Property Distribution After Divorce in India


Posted On : February 28, 2022
Property Distribution After Divorce in India
Divorce is a tough patch in anyone's life. People have numerous queries related to the after-effects of divorce. Many people have doubts regarding property distribution after divorce in India. Property rights of wife after divorce in India have been explained here.

 

Marriage is a union of two people, more of sacrament in case of a country of culture like India. The institution of marriage brings its own set of rights and liabilities for each one of the spouses. However, when such marriage breaks, the liabilities are also supposed to find their dead end. Among other difficulties of a collapsing phase of life, property distribution after divorce is another tiresome task. It is better if the husband and wife can resolve the matter amicably. However, there are times when courts have to play their part to save the interest of the husband as well as the property rights of wife after divorce in India.

 

Divorce and its Consequences

Marriage, is the prerequisite of divorce, which signifies the union of two souls. However, when these two souls can not stand each other’s company, they seek divorce. It leads to an end to the title of ‘husband’ and ‘wife’ and their liabilities to each other. The process includes delineating the liabilities and results in division of valuable assets as well.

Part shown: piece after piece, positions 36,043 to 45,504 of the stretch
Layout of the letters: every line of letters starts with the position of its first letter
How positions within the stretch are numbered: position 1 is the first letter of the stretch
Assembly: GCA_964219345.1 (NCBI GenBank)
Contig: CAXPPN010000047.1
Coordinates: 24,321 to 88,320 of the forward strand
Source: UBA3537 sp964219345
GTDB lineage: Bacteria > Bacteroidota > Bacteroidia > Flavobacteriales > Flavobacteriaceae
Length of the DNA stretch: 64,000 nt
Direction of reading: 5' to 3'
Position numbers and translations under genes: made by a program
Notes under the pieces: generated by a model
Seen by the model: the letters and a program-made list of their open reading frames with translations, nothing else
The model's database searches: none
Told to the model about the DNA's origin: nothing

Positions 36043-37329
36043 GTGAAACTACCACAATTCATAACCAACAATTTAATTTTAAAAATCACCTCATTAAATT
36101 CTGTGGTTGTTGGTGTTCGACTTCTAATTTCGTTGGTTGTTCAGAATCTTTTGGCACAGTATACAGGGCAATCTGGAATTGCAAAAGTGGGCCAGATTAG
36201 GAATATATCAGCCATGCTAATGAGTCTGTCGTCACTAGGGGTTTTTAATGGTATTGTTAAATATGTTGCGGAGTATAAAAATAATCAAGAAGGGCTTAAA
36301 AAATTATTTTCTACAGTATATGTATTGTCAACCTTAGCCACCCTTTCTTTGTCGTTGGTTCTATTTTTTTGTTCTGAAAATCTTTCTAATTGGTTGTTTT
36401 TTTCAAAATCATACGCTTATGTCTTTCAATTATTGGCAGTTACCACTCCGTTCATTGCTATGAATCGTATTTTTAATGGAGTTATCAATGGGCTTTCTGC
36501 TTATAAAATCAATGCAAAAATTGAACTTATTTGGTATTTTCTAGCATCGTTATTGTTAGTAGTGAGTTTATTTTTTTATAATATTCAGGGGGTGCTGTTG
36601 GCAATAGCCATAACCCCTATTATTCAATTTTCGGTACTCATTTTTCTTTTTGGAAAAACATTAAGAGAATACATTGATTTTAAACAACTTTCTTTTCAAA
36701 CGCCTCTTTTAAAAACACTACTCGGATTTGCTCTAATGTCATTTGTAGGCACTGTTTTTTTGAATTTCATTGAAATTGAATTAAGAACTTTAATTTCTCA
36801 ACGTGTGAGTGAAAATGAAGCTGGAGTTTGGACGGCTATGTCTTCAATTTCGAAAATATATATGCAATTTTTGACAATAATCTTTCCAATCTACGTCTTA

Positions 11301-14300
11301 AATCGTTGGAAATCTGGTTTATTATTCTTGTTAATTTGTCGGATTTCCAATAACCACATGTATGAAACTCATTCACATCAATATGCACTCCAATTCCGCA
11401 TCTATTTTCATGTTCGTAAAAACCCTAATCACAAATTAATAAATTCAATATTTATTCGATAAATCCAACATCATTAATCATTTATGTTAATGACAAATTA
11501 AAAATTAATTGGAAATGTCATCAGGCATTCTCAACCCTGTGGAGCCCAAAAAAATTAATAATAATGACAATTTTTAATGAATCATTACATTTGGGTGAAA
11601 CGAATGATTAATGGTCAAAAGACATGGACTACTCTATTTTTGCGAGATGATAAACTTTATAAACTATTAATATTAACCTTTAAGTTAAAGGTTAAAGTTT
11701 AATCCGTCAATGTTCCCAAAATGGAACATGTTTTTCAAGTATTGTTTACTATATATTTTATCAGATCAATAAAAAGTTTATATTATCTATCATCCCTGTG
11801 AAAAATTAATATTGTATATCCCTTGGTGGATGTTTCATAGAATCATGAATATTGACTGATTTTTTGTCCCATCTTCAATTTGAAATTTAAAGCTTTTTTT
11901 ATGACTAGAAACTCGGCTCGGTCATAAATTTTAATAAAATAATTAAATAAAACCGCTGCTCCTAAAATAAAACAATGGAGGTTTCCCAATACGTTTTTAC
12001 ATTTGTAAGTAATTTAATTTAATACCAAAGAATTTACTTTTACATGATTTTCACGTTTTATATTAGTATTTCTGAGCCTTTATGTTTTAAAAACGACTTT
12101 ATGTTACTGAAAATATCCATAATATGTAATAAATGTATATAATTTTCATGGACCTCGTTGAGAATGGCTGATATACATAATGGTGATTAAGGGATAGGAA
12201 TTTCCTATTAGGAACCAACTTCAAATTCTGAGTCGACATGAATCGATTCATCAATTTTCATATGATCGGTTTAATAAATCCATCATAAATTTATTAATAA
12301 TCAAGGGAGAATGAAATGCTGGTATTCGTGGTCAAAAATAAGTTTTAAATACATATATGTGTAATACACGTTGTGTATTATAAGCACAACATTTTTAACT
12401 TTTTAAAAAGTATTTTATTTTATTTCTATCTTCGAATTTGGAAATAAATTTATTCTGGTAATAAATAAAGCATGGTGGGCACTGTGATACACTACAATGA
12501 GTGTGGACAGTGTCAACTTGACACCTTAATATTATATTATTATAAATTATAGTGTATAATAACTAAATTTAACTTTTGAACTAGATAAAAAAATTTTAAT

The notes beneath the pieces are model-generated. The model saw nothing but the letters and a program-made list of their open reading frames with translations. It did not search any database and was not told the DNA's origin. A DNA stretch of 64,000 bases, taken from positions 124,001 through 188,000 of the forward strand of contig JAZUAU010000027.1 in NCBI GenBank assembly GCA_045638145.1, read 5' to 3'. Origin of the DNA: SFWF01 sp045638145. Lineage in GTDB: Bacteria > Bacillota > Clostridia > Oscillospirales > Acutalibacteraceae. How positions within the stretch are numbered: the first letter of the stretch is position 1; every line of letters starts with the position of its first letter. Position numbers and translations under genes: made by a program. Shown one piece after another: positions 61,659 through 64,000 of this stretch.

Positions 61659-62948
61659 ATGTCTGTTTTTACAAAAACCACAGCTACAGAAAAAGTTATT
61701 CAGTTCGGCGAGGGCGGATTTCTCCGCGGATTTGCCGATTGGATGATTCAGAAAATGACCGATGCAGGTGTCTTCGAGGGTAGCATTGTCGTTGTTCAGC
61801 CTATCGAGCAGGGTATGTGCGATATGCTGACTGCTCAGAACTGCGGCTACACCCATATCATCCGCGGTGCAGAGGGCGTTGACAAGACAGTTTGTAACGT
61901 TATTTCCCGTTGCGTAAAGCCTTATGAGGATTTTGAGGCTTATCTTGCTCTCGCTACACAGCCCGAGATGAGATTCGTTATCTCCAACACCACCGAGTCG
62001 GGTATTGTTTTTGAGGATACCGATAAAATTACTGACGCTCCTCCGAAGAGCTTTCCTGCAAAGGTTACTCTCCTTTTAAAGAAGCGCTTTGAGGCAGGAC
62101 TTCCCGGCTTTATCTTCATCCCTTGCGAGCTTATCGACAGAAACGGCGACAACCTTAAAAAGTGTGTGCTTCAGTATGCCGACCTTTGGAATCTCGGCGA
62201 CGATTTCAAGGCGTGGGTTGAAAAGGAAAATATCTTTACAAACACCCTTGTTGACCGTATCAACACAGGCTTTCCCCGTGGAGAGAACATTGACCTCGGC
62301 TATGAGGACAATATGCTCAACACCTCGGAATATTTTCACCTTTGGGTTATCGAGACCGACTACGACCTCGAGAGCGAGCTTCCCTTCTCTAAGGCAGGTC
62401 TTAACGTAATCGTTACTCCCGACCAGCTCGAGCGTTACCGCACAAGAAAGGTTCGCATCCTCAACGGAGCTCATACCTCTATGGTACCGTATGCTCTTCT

Prenuptial Agreement in India

‘Pre’ means before and ‘nuptial’ means relating to marriage. Hence, a prenuptial agreement may be understood as the terms agreed upon by the husband and wife before solemnizing their marriage. Such terms usually constitute how the husband and wife will proceed with the divorce, if so happens, including the terms for division of property. In India, prenuptial agreement is invalid and has no weightage in the courts of law while deciding divorce matters.

 

If you have your own doubts after reading this, find divorce lawyer in Kolkata.

 

Property Rights of Wife After Divorce in India

In our society, especially the typical Indian households, men are accounted for financial support while women are supposed to do the household chores, that is how a typical house runs. But due to whatever reasons, when brakes are applied to such a household, the wife is said to lose social as well as financial dignity. Therefore, to save such wife from a pathetic situation, the law supports women financially through certain provisions as given below:

  • Streedhan - The wife is entitled to retain all the valuable properties gifted to her at the time of marriage. Wife holds absolute rights[1] over the gifts received by her before, during and after the course of marriage through her family, her in-laws, her own or husband’s friends, etc.. 
  • Mahr/ Dower - Even under the Muslim law, Mahr is the consideration payable by husband as a symbol of respect towards his wife. Dower is the absolute right of Muslim wife.
  • Maintenance - During marriage as well as at the time of divorce proceedings, a husband is liable to maintain his wife by paying a certain amount financially supporting her. The same has been recognized under Indian criminal laws[2] as well .